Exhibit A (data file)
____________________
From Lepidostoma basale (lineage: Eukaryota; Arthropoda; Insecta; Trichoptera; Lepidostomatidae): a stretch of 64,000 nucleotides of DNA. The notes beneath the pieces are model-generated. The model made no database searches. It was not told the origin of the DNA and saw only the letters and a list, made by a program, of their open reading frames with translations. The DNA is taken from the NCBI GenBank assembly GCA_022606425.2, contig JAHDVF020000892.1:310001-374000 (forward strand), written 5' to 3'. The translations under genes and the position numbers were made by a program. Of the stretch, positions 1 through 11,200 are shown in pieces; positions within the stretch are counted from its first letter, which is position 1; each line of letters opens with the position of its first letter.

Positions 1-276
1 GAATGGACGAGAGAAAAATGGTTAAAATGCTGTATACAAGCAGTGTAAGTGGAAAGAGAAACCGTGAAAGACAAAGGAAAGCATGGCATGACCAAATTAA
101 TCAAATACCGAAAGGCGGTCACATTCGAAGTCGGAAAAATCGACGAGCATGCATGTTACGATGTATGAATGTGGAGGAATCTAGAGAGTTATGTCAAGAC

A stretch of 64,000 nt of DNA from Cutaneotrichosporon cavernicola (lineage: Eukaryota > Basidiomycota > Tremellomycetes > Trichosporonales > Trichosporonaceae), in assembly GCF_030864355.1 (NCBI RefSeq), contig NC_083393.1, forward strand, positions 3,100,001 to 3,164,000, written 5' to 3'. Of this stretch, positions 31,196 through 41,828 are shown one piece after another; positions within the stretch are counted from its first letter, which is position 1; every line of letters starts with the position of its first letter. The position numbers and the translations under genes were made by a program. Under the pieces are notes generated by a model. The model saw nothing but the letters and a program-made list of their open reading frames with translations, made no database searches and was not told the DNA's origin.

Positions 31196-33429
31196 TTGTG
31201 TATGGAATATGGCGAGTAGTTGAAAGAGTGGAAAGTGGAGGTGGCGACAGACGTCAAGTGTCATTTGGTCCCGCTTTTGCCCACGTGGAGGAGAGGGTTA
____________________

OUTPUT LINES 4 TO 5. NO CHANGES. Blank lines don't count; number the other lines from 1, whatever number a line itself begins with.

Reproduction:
101 TCAAATACCGAAAGGCGGTCACATTCGAAGTCGGAAAAATCGACGAGCATGCATGTTACGATGTATGAATGTGGAGGAATCTAGAGAGTTATGTCAAGAC

A stretch of 64,000 nt of DNA from Cutaneotrichosporon cavernicola (lineage: Eukaryota > Basidiomycota > Tremellomycetes > Trichosporonales > Trichosporonaceae), in assembly GCF_030864355.1 (NCBI RefSeq), contig NC_083393.1, forward strand, positions 3,100,001 to 3,164,000, written 5' to 3'. Of this stretch, positions 31,196 through 41,828 are shown one piece after another; positions within the stretch are counted from its first letter, which is position 1; every line of letters starts with the position of its first letter. The position numbers and the translations under genes were made by a program. Under the pieces are notes generated by a model. The model saw nothing but the letters and a program-made list of their open reading frames with translations, made no database searches and was not told the DNA's origin.